Ukrainian President Volodymyr Zelenskyy has generated no shortage of eye-catching headlines and internationally celebrated propaganda in the months since Russia’s unprovoked invasion.
This olive-drab-clad chiefman was compared to former military leaders, who were determined in facing a rare form of barbarism.
As has become his norm, Zelenskyy responded to such posturing with a withering verbal barrage, calling the Russian reserve mobilization “an attempt to provide commanders on the ground with a constant stream of cannon fodder.”
A separate video is available released this week, Zelenskyy did his best to divert that stream into Russian tattoo shops, urging mobilized reserves to “get a tattoo with your name and surname so that we know how to find your relatives when you are killed.”
“The Russian authorities send people to this war without army [dog tags], often without documents!” Zelenskyy said. “They do this on purpose to make it easier to lie to you about how many people actually die here. This is their special operation.”
And while Zelenskyy’s statement will undoubtedly douse gasoline onto Ukraine’s already-roaring propaganda inferno, the suggestion is not abnormal in the context of military tattoo history and may even conjure memories for scores of U.S. personnel who have ventured into tattoo shops with similar, albeit more optimistic, requests.
The ink, colloquially known as a “meat tag,” is traditionally tattooed with the identification — and oftentimes the blood type — of an individual anticipating combat.
Wearers often position the tattoo high on the ribcage, an area less prone to gruesome injury than the extremities, to allow others to identify them in the event their remains are unrecognizable — and the physical dog tag laced into one’s left boot is nowhere to be found.
These tattoos were a huge hit with troops serving in Afghanistan and Iraq. They also served as an entry point for young soldiers who joined combat-destined units. The basic design of meat tags is simple text lines, or a shape like a pet tag.
“Meat tags are so they can make it home, no matter what,” tattoo artist Jesse Mays previously told BBC About inking Marines at Camp Lejeune. “So someone can grieve over them. … That’s why we have a memorial to the unknowns, right? Couldn’t identify them. They are able to identify my boys. I’m doing God’s work here.”
Tattooed forms for identification are not only an expression of devotion, but they have been in existence since the beginning of time. Modern history was influenced by nuclear threats in the Cold War. Many cities considered large-scale tattooing blood types on children and men. This measure was intended to speed up blood transfusions in case of an atomic explosion.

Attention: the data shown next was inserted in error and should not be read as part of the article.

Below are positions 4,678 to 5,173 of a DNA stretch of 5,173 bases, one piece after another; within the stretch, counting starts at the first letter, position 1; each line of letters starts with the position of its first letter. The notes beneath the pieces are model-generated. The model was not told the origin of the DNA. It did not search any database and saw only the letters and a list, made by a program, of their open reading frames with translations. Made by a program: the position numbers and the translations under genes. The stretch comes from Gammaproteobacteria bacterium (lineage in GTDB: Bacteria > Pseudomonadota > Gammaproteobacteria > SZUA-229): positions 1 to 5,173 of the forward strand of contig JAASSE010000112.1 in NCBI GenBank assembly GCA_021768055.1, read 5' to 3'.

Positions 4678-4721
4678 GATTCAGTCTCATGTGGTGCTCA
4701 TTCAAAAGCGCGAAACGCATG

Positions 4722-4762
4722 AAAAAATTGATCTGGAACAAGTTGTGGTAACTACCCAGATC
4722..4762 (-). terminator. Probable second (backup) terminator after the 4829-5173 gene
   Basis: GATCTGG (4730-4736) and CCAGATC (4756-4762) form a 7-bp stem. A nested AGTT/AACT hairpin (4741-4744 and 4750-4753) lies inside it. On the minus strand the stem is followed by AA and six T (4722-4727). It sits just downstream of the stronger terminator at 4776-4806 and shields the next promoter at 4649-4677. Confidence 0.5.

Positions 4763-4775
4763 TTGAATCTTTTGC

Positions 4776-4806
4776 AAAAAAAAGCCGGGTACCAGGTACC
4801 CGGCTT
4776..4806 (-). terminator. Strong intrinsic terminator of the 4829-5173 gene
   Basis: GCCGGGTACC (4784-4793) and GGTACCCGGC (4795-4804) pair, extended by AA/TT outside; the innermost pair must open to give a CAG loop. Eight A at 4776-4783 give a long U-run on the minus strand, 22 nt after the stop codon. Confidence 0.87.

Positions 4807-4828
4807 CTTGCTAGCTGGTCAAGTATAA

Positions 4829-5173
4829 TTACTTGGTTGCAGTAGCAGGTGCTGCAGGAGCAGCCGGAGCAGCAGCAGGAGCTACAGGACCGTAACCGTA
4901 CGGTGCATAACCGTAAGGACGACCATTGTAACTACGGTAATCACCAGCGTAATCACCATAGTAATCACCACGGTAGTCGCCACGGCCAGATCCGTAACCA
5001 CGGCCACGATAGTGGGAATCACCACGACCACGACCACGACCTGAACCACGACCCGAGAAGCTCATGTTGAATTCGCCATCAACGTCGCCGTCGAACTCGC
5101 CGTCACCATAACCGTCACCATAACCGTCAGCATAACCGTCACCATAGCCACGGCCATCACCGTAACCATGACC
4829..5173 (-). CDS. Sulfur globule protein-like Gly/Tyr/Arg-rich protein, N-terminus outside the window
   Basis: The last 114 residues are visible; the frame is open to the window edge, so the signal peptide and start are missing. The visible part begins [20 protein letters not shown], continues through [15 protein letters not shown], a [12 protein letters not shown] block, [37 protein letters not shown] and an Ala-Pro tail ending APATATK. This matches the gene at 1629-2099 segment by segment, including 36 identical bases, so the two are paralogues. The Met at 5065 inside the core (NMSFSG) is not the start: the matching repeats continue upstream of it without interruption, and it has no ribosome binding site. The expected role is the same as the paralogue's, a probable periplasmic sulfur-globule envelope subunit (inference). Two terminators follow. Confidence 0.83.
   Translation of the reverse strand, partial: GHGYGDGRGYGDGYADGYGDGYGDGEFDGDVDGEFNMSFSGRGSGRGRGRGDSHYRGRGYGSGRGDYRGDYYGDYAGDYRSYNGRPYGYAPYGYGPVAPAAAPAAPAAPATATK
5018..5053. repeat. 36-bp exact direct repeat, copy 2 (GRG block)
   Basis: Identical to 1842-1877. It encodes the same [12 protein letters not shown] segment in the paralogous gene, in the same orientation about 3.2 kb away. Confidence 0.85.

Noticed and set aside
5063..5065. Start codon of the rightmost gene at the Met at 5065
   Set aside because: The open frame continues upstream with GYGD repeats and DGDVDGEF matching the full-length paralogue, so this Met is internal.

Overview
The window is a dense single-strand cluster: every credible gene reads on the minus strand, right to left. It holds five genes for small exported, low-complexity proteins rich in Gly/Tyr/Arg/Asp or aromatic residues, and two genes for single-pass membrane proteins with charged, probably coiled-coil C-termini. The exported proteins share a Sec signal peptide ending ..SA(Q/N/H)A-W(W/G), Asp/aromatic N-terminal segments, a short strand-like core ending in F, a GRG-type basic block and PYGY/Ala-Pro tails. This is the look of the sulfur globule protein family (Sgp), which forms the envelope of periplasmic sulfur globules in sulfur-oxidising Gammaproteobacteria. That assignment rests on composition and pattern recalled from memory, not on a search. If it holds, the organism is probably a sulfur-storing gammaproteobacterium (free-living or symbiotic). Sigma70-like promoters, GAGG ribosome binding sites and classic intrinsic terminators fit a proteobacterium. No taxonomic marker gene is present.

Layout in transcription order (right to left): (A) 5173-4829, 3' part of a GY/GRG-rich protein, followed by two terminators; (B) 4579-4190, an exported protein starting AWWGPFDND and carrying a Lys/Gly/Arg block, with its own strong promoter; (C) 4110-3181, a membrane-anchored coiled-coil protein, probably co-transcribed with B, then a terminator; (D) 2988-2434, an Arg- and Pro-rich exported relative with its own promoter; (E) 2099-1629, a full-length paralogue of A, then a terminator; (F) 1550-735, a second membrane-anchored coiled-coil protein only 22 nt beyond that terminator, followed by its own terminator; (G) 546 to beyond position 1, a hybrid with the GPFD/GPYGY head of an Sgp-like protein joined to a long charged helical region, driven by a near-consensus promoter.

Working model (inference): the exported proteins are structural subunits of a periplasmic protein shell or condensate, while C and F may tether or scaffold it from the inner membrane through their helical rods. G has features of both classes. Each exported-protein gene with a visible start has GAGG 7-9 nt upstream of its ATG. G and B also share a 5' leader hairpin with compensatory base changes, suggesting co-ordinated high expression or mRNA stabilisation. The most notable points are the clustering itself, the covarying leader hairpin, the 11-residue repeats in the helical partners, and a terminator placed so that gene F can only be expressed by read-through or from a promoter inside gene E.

“The [blood type] tattoo is placed on the body near a person’s armpit so that it will be both inconspicuous and less likely to be obliterated in case of injury,” reads a 1951 Chicago Daily Tribune article About an initiative to recruit approximately 200,000 Lake County residents, Indiana.
A few years before the Cold War’s nuclear hysteria petrified the world, Nazi SS soldiers were being tattooed — also near the armpit — with a small mark that identified individual blood type. These marks were later used to identify individual blood types. vital identifying factors Allied prosecutors were able to use this evidence in trials for war crimes that took place after World War II.
Frederick Roberts, a British Army commander became an advocate for identification tattooing in the 19th Century.
“Every officer in the British army should be tattooed with his regimental crest,” Roberts said. “Not only does this encourage esprit de corps but also assists in the identification of casualties.”
However, Esprit de corps may not be available to all units in Russia. purchase tampons for patching up bullet holes Or those with a padded jacket. AK-47s caked in enough rust They are to be interpreted as if they were recovered from the sunken Russian warship Moskva.
Observation Post is the Military Times single-stop shop for anything off-duty. Stories may reflect author observations.
Jon Simkins, a veteran of the USMC and writer/editor for Military Times is Jon Simkins.